Source |Forbes .com | BY:Liz Ryan
I’m an HR person. I started working for a university department about four months ago.
I like the job but my managers (both my managers in HR and the ones in my department) are pretty old school.
They asked me bring behavioral interviewing into our hiring process.
I’m not a fan of behavioral interviewing and I know you are not, either. I need arguments against installing behavioral interviewing in my department!
Thanks in advance for your help, Liz.
The key to getting your managers off their infatuation with behavioral interviewing is to suggest a better approach.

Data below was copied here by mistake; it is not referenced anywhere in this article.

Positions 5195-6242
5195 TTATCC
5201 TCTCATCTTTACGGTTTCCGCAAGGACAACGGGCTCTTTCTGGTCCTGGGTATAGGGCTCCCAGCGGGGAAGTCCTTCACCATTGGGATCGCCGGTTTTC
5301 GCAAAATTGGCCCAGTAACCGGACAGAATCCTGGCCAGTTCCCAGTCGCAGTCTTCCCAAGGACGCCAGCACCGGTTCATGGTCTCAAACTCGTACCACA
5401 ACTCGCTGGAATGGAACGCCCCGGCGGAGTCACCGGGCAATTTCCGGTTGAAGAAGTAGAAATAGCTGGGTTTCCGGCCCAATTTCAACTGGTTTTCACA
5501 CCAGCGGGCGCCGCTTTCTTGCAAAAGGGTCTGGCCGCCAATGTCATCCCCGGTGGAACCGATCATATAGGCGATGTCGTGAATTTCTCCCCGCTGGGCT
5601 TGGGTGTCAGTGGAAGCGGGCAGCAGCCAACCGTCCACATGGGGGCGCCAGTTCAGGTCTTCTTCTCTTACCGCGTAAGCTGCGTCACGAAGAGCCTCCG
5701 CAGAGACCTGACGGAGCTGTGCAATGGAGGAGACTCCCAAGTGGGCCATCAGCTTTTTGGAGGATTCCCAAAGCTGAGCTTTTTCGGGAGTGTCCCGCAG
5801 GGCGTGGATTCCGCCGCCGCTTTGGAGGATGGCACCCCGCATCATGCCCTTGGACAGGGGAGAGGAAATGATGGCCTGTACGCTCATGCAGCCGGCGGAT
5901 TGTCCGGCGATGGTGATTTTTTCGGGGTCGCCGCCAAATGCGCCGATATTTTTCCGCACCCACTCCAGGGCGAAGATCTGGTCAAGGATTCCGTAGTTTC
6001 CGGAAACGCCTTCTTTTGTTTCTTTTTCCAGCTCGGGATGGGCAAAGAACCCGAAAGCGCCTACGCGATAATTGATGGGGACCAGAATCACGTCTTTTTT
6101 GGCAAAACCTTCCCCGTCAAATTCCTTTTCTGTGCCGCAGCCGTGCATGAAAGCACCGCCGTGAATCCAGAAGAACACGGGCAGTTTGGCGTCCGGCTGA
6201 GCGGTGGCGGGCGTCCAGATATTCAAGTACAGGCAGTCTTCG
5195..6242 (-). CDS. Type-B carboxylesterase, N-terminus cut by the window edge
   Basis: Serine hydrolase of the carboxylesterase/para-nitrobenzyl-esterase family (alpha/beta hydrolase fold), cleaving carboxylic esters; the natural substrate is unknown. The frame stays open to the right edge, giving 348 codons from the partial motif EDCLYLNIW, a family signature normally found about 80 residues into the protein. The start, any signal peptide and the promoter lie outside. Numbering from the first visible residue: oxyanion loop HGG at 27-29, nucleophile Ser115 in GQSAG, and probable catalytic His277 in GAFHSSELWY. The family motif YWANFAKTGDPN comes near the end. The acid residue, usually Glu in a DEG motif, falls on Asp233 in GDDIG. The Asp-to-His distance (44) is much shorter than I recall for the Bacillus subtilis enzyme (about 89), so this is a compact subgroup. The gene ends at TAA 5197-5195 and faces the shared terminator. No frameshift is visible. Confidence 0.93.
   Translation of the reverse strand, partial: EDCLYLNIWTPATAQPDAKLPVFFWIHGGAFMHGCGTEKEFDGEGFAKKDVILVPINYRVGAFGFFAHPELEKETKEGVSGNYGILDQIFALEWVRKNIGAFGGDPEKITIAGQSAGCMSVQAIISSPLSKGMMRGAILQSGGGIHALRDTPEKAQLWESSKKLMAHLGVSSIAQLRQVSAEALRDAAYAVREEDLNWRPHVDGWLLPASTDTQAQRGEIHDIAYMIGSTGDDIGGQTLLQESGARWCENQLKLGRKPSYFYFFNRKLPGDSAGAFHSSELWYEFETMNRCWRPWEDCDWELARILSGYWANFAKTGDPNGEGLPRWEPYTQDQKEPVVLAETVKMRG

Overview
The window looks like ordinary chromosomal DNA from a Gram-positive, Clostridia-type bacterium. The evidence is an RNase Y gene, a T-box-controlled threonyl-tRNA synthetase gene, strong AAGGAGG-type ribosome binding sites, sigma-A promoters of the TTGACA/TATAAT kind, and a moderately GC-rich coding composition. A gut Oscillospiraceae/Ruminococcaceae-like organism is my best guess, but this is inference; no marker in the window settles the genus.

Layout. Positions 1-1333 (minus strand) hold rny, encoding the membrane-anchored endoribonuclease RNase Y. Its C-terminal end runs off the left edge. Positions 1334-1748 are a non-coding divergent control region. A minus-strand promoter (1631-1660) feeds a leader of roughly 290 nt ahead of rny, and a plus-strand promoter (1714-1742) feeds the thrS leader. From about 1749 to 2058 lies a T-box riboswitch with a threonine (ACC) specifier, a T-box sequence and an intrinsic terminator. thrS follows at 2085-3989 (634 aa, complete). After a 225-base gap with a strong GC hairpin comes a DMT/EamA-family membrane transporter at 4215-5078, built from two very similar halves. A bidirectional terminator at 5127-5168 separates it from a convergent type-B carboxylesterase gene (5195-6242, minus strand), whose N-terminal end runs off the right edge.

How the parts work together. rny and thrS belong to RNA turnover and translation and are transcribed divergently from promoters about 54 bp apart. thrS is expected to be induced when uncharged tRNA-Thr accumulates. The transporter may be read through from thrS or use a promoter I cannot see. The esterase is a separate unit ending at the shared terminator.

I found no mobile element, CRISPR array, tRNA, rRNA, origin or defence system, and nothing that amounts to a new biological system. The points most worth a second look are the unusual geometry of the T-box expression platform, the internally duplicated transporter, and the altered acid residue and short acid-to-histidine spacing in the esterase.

Behavioral interviews are the ones where you ask job applicants “Tell me about a time when you solved a difficult problem” or “Tell me about a time when you dealt with an angry customer.”
Behavioral interviewing came on strong in the nineteen-eighties and has died out in many organizations, but some folks are just now hearing about it. They are behind the times, but it won’t help your case to tell them that!
Here are five reasons behavioral interviewing is one of the worst possible ways to interview someone:
1. Nearly every job-seeker has formulated canned answers to the most common behavioral interviewing questions by now. You won’t get much insight or personality from a candidate when you ask such formulaic questions.